warrant Meaning, definition in Cambridge English Dictionary
Cambridge Dictionaries online Cambridge Dictionaries online

The most popular online dictionary and thesaurus for learners of English

Meaning of "warrant" - English Dictionary

See all translations

warrantverb

uk   /ˈwɒr.ənt/  us   /ˈwɔːr-/

warrant verb (MAKE NECESSARY)

[T] to make a particular activity necessary: Obviously what she did was wrong, but I don't think it warranted quite such severe punishment. It's a relatively simple task that really doesn't warrant a great deal of time being spent on it.
See also

warrant verb (PROMISE)

[I or T] old-fashioned to say that you are certain about something

warrantnoun

uk   /ˈwɒr.ənt/  us   /ˈwɔːr-/

warrant noun (DOCUMENT)

[C] an official document, signed by a judge or other person in authority, which gives the police permission to search someone's home, arrest a person, or take some other action: a search warrant Judge La Riva had issued an arrest warrant/a warrant for his arrest.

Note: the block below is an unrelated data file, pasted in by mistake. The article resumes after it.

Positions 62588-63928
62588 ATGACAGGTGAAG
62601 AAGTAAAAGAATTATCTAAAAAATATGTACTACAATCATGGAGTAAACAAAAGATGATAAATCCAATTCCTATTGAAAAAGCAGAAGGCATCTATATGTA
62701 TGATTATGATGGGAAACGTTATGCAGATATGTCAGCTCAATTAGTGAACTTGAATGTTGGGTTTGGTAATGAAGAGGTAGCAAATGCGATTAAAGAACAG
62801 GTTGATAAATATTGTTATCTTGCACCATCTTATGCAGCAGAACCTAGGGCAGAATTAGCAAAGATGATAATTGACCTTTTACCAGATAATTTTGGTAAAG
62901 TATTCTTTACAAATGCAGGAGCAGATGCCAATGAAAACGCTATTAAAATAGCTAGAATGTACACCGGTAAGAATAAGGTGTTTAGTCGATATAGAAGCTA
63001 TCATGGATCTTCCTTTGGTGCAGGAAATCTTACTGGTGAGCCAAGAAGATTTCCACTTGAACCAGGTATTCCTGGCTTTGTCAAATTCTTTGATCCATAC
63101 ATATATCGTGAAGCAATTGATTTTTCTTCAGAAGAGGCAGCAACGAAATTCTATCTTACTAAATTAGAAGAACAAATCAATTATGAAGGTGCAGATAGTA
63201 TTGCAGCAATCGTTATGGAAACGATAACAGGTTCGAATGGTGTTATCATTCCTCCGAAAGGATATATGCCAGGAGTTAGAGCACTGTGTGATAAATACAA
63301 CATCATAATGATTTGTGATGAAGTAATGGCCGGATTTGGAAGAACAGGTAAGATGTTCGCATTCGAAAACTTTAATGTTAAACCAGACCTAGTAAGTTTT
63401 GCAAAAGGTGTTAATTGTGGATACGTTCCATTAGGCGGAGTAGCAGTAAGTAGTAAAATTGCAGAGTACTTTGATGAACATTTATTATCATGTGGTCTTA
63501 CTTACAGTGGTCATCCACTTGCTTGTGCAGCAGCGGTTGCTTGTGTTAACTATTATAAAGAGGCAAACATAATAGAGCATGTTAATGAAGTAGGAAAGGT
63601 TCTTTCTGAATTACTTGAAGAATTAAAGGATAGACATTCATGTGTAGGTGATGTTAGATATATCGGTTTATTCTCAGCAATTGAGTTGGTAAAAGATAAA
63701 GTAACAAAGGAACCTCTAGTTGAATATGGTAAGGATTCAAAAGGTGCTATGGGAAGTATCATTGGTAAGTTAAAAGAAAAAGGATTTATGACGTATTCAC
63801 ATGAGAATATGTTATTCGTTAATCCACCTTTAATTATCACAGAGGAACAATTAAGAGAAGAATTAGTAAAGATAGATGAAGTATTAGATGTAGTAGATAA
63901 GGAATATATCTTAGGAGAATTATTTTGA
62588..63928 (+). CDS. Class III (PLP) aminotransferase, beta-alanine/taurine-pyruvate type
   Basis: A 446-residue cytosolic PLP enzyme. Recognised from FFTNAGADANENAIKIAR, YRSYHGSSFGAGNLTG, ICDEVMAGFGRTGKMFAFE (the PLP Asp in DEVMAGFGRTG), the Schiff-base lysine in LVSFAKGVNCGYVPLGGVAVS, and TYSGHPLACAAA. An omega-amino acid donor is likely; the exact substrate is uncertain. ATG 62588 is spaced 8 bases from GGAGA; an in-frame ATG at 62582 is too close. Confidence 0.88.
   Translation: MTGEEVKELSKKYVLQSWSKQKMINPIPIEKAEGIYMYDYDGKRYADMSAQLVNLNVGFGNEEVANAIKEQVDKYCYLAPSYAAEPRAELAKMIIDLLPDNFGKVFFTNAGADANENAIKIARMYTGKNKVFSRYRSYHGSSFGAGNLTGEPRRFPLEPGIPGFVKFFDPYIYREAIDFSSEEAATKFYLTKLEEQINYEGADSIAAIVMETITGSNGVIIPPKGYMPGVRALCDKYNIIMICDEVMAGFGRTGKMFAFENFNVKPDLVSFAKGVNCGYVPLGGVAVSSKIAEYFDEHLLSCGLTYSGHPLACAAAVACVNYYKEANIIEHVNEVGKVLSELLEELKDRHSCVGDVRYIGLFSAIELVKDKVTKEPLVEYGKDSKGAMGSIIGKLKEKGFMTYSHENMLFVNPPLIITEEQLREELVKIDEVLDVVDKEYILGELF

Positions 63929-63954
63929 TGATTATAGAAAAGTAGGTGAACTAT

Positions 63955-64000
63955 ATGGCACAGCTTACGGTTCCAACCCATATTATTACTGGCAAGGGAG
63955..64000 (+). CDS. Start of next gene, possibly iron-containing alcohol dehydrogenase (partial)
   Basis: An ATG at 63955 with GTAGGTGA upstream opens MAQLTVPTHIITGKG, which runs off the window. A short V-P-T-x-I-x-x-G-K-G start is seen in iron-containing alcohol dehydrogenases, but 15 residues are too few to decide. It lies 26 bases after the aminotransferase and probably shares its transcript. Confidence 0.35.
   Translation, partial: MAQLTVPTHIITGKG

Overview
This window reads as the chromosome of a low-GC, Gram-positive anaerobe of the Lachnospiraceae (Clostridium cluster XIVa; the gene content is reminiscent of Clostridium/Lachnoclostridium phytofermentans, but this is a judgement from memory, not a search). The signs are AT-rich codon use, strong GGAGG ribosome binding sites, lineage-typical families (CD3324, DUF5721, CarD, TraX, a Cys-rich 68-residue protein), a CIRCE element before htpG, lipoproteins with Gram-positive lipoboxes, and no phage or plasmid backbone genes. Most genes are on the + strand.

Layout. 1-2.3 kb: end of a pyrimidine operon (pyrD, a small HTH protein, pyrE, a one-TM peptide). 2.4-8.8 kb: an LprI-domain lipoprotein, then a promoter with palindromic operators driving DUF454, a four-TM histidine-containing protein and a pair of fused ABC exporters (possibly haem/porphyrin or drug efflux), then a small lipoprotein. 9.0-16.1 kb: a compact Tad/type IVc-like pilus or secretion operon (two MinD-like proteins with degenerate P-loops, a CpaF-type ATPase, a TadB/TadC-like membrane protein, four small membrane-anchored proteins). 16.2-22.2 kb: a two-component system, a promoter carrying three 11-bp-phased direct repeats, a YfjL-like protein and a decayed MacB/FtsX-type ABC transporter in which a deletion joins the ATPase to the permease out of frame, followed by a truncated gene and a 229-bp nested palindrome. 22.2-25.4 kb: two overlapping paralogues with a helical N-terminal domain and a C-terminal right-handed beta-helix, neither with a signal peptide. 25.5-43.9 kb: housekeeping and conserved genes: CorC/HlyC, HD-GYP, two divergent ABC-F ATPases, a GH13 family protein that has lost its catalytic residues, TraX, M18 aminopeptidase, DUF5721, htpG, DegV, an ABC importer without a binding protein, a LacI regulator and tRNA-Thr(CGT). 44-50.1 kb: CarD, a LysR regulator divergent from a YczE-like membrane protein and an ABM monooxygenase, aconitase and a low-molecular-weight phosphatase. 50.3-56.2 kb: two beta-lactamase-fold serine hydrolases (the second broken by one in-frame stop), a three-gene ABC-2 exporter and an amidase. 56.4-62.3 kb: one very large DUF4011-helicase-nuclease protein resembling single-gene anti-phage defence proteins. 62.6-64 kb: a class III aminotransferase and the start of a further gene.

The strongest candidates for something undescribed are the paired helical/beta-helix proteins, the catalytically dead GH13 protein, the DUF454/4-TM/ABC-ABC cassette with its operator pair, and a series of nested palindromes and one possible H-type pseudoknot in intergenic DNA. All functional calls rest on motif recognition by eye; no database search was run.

warrant noun (REASON)

[U] old-fashioned a reason for doing something: There's no warrant for that sort of behaviour!
(Definition of warrant from the Cambridge Advanced Learners Dictionary & Thesaurus © Cambridge University Press)
What is the pronunciation of warrant?
Add Cambridge dictionaries to your browser to your website

Definitions of “warrant” in other dictionaries

Word of the Day
the real McCoy

the original or best example of something

Word of the Day

July 4th, Bastille Day, and the language of revolution.
July 4th, Bastille Day, and the language of revolution.
by Liz Walter,
July 01, 2015
With the USA’s Independence Day on the 4th and France’s Bastille Day on the 14th, July certainly has a revolutionary theme, so this blog looks at words and phrases we use to talk about the dramatic and nation-changing events that these days celebrate. In particular, it focuses on one of the most

Read More 

generation pause noun
generation pause noun
July 06, 2015
informal young adults who are not able to do things previously typical for their age group such as buy a home or start a family because of lack of money Meanwhile, a new study released last week revealed a quarter of Brits believe they’ll never own a property, leading them to be

Read More